Any county looking at multimillion-dollar budget cuts for the foreseeable future should put every reasonable savings plan on the table. But farming out work from the Hillsborough County attorney's office to private law firms would carry ramifications that go far beyond dollars and cents. Commissioners should consider those implications when they tackle the proposal later this month.
The proponent, commission Chairman Al Higginbotham, said he wants to explore outsourcing as part of a larger analysis of how to make the legal department more efficient. Higginbotham is fuzzy on where his idea is going but right that the discussion is overdue. The attorney's office has been something of a sacred cow. That is understandable to a point, given the complexity of policy issues and the litigious nature of society. But the county has no real measure of the value it is getting from its investment in the legal department. Higginbotham's workshop on Aug. 24 could lay a foundation for both greater savings and accountability.
But there also needs to be a recognition from the start that the value of in-house attorneys goes well beyond their legal advice. County attorneys are full-time public servants. Unlike those in the private sector, their interests are not conflicted by having other clients. County attorneys appreciate the obligations that Florida's strong open-government laws impose on their elected bosses and the bureaucracy — a sensitivity that helps the county avoid making poor decisions and expensive mistakes. And in-house lawyers can be a backstop of sorts when the law and politics collide.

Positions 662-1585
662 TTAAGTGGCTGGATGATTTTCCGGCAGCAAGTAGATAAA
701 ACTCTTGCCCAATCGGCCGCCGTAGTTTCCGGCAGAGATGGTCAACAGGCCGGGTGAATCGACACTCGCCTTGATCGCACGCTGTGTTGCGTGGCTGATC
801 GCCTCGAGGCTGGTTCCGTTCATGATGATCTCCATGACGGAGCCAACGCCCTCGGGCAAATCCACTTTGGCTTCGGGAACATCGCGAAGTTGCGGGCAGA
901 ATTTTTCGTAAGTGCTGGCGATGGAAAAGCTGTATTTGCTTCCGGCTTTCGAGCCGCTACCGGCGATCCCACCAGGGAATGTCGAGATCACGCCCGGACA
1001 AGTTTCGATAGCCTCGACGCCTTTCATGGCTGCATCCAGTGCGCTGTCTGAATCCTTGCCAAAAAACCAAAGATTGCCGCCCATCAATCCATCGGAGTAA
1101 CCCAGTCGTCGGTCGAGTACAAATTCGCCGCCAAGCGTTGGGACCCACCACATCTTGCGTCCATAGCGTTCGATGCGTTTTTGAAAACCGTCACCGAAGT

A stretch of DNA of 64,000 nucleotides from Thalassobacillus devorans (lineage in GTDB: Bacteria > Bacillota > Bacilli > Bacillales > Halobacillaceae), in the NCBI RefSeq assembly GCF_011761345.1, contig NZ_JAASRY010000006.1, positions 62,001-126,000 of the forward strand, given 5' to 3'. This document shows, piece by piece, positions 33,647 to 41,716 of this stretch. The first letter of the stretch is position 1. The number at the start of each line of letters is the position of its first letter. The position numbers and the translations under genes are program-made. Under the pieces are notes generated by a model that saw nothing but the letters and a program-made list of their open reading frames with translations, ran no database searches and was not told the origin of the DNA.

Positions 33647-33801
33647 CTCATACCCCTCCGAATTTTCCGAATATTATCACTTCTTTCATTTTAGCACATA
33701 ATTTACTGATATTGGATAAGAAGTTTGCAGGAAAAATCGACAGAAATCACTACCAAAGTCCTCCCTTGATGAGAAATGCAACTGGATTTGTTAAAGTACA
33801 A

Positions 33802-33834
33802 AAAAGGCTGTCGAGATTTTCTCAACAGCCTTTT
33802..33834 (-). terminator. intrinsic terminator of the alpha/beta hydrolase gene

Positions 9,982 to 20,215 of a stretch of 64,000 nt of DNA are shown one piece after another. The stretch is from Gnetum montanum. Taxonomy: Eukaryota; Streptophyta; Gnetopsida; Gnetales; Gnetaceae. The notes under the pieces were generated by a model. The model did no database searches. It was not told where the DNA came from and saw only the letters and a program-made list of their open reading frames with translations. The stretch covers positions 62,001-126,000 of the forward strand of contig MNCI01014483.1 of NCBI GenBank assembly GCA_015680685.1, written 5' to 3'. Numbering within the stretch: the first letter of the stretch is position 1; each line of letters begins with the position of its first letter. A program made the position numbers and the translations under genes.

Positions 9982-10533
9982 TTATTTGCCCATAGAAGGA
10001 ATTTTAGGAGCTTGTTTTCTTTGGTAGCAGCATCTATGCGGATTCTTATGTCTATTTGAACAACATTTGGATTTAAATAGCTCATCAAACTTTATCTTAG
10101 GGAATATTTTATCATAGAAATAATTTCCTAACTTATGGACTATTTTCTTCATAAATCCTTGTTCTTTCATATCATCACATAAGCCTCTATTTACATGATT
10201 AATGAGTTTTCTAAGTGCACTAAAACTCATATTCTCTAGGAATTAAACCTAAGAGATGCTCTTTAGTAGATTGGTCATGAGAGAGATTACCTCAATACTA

Higginbotham said he's not looking to "pull the switch" but only to have a dialogue. On that score, Commissioner Ken Hagan has proved to be especially helpful by imploring his colleagues not to rush a decision. Hagan said he wanted recommendations for creating a "sustainable office" for the long term. His mind-set is the right one, and it should frame the course of the workshop debate. The goal of saving money cannot come at the expense of losing the office's institutional history, work product or independence. Board members have a responsibility to examine cost controls. But they also should acknowledge that the county is well-served by a strong in-house legal department.